Backus Naur Form (BNF) is a notation for expressing the grammar of a
language in the form of production rules. BNF grammars consist of
terminals, which are items that can appear in the language,
i.e +, - etc. and
non-terminals, which can be expanded into
one or more terminals and non-terminals. A grammar
can be represented by the tuple,
where N is the
set of non-terminals, T the set of terminals,
P a set of production rules that maps the elements of N to T,
and S is a start symbol which is a member of N. For example, below
is the BNF used for this problem, where
And P can be represented as:
(1) <expr> ::= <expr> <op> <expr> (A) | ( <expr> <op> <expr> ) (B) | <pre-op> ( <expr> ) (C) | <var> (D) (2) <op> ::= + (A) | - (B) | / (C) | * (D) (3) <pre-op> ::= Sin (4) <var> ::= X (A) | 1.0 (B)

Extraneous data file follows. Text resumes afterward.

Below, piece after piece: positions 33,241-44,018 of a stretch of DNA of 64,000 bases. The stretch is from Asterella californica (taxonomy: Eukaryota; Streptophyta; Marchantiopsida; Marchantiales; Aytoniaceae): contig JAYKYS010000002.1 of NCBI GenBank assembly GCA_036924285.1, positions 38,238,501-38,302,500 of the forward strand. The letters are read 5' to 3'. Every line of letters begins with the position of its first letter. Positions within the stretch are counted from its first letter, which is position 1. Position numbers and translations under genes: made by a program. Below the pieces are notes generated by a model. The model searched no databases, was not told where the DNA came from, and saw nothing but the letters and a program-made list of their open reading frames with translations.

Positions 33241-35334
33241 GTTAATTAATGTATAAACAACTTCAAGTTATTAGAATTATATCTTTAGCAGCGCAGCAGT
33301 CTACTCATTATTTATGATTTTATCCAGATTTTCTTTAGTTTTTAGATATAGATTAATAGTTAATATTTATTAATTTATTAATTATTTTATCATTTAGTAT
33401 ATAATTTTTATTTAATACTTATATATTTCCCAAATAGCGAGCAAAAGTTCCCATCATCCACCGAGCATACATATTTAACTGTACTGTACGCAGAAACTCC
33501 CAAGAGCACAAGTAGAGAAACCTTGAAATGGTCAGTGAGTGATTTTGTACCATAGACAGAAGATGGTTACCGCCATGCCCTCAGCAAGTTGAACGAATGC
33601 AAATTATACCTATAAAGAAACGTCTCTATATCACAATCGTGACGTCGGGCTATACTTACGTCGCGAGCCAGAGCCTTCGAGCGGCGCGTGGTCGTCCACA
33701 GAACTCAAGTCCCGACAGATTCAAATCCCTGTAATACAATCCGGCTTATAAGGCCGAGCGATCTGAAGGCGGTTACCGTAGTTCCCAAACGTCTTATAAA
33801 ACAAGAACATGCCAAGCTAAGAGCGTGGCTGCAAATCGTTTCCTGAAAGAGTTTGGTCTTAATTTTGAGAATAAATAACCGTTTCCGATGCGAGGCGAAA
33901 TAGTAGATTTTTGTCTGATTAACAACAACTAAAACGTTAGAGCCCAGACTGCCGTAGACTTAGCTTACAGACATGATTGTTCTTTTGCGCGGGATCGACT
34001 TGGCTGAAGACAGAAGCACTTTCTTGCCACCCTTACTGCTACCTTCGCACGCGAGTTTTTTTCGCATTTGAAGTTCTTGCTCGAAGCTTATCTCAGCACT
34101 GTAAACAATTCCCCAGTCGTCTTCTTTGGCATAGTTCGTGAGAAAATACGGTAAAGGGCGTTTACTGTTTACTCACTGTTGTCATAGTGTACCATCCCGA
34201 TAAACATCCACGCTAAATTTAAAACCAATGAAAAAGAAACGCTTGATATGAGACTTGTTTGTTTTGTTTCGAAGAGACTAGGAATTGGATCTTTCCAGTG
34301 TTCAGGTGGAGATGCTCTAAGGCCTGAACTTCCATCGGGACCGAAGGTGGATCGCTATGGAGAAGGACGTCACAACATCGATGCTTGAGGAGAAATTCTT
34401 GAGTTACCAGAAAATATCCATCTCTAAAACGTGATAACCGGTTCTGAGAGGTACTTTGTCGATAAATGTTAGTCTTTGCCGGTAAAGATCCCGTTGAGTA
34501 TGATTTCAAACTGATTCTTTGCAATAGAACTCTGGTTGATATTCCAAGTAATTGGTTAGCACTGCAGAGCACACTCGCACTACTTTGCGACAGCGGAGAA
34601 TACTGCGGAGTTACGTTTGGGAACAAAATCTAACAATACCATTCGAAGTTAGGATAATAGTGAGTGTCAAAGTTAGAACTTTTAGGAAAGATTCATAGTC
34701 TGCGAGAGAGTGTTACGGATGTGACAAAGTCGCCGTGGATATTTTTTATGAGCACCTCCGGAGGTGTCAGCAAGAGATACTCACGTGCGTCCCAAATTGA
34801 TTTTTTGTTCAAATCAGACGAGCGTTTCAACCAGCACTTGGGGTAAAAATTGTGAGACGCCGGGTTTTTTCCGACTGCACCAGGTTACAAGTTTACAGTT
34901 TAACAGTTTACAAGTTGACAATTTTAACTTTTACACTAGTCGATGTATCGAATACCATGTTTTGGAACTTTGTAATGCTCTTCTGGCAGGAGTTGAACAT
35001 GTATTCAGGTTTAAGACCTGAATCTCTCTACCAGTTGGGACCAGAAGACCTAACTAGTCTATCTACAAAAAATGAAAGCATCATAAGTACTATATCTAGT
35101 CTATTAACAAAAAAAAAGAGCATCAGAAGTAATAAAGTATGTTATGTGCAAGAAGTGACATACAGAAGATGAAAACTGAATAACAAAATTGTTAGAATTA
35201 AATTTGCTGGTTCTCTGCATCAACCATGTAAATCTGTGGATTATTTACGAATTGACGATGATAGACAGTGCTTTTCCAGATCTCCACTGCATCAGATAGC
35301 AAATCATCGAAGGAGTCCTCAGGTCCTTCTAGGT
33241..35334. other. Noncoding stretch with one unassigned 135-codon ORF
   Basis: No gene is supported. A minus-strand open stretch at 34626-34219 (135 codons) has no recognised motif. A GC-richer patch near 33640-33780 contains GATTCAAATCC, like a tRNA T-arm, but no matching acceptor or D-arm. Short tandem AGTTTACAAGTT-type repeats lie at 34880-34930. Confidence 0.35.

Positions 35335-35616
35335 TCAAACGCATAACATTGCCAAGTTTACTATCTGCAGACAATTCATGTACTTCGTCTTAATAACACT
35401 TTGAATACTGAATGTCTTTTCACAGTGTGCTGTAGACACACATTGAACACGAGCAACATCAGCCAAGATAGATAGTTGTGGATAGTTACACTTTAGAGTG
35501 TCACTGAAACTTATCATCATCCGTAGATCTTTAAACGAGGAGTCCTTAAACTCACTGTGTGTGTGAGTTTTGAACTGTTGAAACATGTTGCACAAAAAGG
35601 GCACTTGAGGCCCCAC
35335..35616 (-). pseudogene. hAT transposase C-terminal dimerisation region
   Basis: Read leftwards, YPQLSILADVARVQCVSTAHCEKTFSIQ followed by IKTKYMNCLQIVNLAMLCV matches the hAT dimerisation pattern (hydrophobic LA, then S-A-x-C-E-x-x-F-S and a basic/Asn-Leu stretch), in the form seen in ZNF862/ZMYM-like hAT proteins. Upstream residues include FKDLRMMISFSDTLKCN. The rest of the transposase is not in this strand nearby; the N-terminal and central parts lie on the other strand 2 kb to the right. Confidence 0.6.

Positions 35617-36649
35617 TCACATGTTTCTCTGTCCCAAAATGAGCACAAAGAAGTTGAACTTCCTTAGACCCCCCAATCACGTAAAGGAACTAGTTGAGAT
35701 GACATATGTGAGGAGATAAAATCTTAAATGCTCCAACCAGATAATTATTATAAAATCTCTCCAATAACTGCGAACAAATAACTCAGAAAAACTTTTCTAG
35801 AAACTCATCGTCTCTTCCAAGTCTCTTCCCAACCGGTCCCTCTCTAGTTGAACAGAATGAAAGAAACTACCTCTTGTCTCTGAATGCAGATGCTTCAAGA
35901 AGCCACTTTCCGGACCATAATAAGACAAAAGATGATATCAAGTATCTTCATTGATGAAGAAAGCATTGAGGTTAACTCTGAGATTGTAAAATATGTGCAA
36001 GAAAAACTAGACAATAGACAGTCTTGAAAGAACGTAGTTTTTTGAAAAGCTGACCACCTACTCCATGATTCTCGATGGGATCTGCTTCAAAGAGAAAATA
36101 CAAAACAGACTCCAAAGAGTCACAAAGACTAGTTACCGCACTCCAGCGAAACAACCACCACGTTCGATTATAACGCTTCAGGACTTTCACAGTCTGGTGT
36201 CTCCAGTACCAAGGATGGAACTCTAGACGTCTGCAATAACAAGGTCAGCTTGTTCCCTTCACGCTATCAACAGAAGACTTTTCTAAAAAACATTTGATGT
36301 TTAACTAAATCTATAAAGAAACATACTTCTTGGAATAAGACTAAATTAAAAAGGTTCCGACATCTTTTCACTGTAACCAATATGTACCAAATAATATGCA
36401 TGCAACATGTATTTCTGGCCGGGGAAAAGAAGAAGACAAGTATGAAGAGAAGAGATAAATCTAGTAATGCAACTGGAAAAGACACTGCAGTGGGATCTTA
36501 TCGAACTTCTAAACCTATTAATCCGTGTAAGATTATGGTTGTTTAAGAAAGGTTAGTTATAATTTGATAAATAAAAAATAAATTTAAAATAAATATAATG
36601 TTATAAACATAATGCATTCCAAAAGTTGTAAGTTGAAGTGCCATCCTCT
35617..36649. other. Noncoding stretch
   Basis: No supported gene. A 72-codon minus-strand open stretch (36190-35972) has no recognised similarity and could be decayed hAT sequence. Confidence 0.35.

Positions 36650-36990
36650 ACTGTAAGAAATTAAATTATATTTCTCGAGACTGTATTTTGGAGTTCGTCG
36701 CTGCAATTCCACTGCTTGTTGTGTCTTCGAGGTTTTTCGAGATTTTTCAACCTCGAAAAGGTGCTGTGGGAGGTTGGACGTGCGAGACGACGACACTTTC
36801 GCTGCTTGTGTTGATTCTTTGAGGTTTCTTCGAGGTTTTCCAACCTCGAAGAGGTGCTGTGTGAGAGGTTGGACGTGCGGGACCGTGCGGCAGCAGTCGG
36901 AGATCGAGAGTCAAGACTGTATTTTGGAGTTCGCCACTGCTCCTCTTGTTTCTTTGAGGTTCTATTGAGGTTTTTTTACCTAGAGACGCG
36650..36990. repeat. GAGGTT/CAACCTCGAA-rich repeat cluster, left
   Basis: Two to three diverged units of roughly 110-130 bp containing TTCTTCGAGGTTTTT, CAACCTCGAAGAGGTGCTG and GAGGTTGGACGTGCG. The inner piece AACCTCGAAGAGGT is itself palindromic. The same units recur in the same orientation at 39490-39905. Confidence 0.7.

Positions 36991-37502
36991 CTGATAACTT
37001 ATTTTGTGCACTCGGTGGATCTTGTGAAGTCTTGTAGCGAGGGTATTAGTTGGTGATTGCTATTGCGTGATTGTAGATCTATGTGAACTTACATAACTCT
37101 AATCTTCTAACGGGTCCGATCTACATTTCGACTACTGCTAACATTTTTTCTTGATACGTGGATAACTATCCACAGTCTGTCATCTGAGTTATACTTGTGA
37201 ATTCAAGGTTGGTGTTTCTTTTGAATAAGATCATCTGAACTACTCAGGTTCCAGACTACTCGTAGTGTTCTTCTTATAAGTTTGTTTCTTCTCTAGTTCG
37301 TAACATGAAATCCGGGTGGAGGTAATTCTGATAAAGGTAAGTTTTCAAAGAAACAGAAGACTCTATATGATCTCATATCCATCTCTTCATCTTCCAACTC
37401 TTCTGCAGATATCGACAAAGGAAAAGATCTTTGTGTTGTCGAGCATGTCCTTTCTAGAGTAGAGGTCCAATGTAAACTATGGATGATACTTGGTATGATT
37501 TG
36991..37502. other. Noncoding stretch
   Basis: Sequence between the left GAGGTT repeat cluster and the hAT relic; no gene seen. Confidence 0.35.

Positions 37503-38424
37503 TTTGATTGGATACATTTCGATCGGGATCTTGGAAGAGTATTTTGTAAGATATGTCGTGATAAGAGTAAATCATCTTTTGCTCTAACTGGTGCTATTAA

Unlike a Koza-style approach, there is no distinction made at this stage between what he describes as functions (operators in this sense) and terminals (variables in this example), however, this distinction is more of an implementation detail than a design issue.
Whigham [Whigham 96] also noted the possible confusion with this terminology and used the terms GPFunctions and GPTerminals for clarity. We will also adopt this approach, and use the term terminals with its usual meaning in grammars.
For the above BNF, Table 1 summarizes the production rules and the number of choices associated with each.